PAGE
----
"It's true!" he insisted. "See, I don't make a lot of putts. I just don't miss a lot."
He went on to explain that he's not the kind of player who makes a ton of gaggers when he gets hot, as Mickelson does. It's just that he doesn't miss a lot of three-and four-footers when he gets cold, as Mickelson does. "That's just how I was taught," he said. "If you just concentrate on trying to get it up there close for your two-putt, you'll be money ahead."
I asked him if he'd ever had the yips. "Never," he said, "and I think if you look at the guys who got the yips and you look at some of their nighttime habits [read: drinking], you'll notice a correlation." That's cold and probably accurate. Tom Watson knew his way around a wine list and got a terrible case of the yips. Lloyd Mangrum was an aficionado of the grape and got them. A contemporary of Nicklaus's, Larry Mowry, once told me, "You don't know how hard it is to make putts when your hands are shaking from the night before."
Nicklaus also said that his putting these days isn't nearly as good as it used to be. "I don't have the nerve anymore to challenge the hole. I'm not that bold."
Still, he turned the Summit's front nine in 33, although Tofferi was giving him anything shorter than Shaq's arm. For some reason they held a press conference between 9 and 10, and somebody asked Nicklaus how his caddie was doing. "Not bad," he said. "He's only cost me two shots so far."
All the legends in the world, and I have to get a comic. The truth was, it's not easy playing with somebody grilling you between shots. "Nah," Nicklaus said. "Remember, I played with Trevino. In fact, one time we met on the 1st tee and I said, 'Lee, I don't want to talk today.' And Lee said, 'You don't have to talk, Jack. You only have to listen.' "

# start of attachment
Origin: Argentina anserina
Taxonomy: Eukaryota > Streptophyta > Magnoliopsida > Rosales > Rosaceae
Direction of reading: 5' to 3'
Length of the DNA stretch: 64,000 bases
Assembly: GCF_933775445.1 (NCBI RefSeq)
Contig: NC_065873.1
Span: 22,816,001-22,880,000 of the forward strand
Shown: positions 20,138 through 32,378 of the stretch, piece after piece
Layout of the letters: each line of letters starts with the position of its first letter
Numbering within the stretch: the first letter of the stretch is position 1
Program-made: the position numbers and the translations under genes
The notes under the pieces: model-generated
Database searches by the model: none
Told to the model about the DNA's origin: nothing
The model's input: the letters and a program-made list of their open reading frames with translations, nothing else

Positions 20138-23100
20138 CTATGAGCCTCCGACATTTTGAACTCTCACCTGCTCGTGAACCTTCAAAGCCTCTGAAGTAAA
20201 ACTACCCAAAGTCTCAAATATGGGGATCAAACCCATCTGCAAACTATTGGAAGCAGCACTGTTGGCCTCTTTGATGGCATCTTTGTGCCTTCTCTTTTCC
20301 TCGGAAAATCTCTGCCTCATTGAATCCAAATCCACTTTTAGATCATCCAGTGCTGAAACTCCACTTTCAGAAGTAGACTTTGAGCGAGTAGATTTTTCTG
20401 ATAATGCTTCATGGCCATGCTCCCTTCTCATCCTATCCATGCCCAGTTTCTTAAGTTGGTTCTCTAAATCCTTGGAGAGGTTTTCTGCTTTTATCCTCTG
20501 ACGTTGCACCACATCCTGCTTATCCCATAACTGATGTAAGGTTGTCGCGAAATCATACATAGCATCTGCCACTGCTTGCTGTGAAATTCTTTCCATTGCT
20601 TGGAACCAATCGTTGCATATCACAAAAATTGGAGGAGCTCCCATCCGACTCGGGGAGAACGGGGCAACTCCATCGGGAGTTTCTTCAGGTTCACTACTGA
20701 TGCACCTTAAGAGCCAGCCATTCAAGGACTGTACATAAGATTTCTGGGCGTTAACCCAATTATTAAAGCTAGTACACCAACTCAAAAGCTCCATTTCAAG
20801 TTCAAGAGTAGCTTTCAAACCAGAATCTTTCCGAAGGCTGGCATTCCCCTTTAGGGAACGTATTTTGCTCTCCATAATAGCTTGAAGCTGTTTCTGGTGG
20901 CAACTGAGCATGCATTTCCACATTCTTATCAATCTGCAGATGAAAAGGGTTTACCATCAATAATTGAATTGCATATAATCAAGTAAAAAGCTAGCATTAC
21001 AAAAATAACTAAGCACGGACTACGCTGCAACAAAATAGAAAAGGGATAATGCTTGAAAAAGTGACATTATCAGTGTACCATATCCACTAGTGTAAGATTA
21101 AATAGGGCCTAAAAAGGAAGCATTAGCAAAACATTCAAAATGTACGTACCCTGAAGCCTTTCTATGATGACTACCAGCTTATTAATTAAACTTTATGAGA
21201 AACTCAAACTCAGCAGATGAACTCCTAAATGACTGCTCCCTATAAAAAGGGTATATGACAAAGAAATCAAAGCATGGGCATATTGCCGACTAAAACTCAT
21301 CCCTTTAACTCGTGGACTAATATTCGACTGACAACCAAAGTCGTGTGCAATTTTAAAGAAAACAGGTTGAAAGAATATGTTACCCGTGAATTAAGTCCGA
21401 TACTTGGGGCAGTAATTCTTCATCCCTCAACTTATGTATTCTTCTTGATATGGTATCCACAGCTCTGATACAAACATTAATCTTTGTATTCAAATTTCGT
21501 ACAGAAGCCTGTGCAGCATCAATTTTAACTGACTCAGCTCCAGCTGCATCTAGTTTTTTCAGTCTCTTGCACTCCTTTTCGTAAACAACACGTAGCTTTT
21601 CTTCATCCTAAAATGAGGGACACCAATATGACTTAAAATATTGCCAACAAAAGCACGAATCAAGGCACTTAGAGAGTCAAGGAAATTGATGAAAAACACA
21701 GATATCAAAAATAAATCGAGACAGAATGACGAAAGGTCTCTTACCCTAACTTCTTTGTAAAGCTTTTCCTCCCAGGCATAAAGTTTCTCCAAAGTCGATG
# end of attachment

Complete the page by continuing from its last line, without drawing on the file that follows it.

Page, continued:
I've always been amazed by Nicklaus's memory for stories and golf shots. I told Tofferi, "This man can remember every shot he's hit in competition. He can tell you what club he hit into the 13th hole in the third round at the Pensacola Open in 1962."
"That's a lie," Nicklaus said. "I didn't play Pensacola in '62.1 played it for the first time in 1965. And in the third round I hit seven-iron into the 13th hole. I shot 67.1 finished second." I checked. He's right. Show-off.
The crowd was loving all of this. It's hard to overestimate what Jack Nicklaus means to Americans. If you have ever struck a golf ball and you happen to be between 25 and 95 years old, Nicklaus is a little part of your life, a little joy you had all those years. The name Jack Nicklaus meant golf. For a time he was one of the three most famous people in the world. Jack Nicholson once told me, "Do you know how sick I am of little old ladies asking me how to hit a three-iron?" So all those people think that because Nicklaus was part of their lives, they simply must have been part of his. They come up to him wide-eyed and say something like, "Jack, I don't know if you remember me, but you signed my visor after the Cincinnati pro-am in 1962."